The fun thing about coming here has been returning to the kitchen equipment of student days, ie. hardly anything. Cf. Underwood Road, where our kitchen equipment aquisitiveness reached its glorious zenith (Esteele! le Crueset! Mundial! Dualit! and many more!). I have been driven to such extremes as making breadcrumbs by GRATING TOAST. It is just lovely to be cooking with both hands tied behind your back and exactly the implement you need in someone's shed in Oz!

We have not yet had to resort to mashing potatoes with a fork, much as the pilgrims must have done. However, we have addressed some of the horrors of gadget deprivation by buying a stick blender set on ebay which has a chopper attachment as well as the blender (Jan and Paul - a poorer cousin of the great one you have waiting for us back home - tragically cheaper to buy a new one here than have one sent from Oz). And yea, the new stick blender is awesome. Awesome to the extent that Grant made mayonnaise in it this evening. MAYONNAISE. I've never done this before, but seeing as it takes all of 5.3 seconds and is a very cool party trick to boot, I'm not quite sure why I've been buying the crap from the supermarket my whole life. I feel quite cheated actually. It is pretty good stuff fresh.

And I got to make breadcrumbs with the chopper, without grating toast, which for those who haven't had the pleasure is quite a hazardous exercise. And I also discovered why one would want a 400W motor as opposed to our wee old 150W back home, viz: RAW POWER. I fear the 600W monster waiting for us back home.

In other news, the Great Power Shower Incident of 2006 has come to a conclusion with the introduction of a new member of the pixieflat household. Isn't it beautiful? It doesn't have hot water geysering out of it all over the floor at unexpected times or anything. NB: landlord installed it with emergency taps. It's not like he doesn't trust us, but, well...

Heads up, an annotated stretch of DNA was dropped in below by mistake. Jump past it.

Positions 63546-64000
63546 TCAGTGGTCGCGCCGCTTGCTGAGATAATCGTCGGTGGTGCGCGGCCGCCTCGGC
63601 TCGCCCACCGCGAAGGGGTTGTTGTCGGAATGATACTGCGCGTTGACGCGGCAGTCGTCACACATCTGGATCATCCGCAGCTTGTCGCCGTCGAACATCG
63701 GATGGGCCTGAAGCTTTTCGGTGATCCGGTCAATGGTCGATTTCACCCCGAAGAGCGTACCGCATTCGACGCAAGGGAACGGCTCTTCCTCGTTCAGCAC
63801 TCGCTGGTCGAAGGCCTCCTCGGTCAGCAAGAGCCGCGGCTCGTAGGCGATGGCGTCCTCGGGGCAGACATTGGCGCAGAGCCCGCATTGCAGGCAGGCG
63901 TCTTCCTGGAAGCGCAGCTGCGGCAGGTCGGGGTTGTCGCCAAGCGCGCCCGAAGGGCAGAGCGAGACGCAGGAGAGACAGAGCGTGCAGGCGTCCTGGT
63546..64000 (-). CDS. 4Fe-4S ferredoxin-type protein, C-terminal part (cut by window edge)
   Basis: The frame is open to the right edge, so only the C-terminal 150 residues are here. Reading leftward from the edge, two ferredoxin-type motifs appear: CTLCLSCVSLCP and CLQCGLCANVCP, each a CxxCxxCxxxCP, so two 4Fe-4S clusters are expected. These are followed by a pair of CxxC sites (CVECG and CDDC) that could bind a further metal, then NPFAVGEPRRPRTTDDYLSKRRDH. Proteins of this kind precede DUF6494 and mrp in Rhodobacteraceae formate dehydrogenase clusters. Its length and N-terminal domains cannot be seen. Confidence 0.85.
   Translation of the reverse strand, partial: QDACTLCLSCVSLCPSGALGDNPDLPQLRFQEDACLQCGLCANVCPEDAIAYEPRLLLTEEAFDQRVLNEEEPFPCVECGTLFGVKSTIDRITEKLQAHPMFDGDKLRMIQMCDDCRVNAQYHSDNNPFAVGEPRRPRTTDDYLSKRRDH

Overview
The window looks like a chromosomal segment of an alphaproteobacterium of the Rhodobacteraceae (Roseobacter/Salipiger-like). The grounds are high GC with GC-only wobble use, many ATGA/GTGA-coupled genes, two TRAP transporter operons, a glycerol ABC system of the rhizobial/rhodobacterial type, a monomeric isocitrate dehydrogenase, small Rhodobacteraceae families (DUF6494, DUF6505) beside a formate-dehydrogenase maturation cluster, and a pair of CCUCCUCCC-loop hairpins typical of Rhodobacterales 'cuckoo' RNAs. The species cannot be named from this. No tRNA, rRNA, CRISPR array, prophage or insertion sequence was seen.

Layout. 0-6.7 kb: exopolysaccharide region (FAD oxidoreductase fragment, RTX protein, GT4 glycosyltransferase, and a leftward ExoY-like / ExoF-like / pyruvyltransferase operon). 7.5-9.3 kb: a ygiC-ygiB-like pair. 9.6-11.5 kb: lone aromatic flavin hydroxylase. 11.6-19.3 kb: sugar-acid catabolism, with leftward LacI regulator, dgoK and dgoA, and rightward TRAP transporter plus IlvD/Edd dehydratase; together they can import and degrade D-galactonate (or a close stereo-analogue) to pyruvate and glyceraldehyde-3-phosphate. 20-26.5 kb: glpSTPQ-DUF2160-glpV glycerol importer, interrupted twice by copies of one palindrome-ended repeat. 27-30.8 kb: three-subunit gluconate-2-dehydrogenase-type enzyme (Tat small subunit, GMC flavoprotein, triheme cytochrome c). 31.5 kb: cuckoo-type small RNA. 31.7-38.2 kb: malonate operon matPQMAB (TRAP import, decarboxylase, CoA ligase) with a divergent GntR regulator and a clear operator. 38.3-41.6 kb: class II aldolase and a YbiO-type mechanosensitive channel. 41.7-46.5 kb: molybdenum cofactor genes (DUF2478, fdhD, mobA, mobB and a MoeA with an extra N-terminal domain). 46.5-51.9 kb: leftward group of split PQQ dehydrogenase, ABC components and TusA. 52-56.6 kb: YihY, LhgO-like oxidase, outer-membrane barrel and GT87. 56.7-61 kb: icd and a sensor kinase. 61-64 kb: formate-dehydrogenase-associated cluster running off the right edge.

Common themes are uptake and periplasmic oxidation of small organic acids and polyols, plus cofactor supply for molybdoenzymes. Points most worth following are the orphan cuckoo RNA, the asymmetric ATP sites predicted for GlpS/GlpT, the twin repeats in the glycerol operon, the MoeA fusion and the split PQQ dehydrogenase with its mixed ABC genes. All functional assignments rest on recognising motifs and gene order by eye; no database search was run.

Back to Uni tomorrow. I don't know how I can be expected to show up for 8 whole hours a week. Oh wait, that's with my optional subject - they actually only expect me to show up for 6. Excellent!


Saturday, November 04, 2006


I finally went mountain biking today. Headed out to Swinley Forest with some guys I met through the London MTB mailing list.

It felt just like home - riding with like minded cycling idiots, crashing in to trees, going over the bars, being extremely cold (well - that was a bit different to home). Veronica will be pleased to know that yes, I did draw blood, but only a little.

I managed to score a lift with a guy who lives conveniently close - just a few blocks away. As with pretty much all decent nearby mountain biking, it is about an hour by car from the city. Public transport should be doable with a short link ride.

Unfortunately I left the camera on the charger, but will definitely go back out there and get some photos.

The trails were... interesting. I guess somewhat similar to Canberra - loamy forest type riding. Plenty of flowing singletrail, switchbacks, smooth trails mostly but with the occasional rooty section. Not any real hills (which suited me fine - not enough riding lately!), and not very technical (which also suited me fine - still getting used to the new bike, and it has no suspension). Body is a bit battered and sore, mostly due to lack of riding, but it felt great to get out there for some proper riding.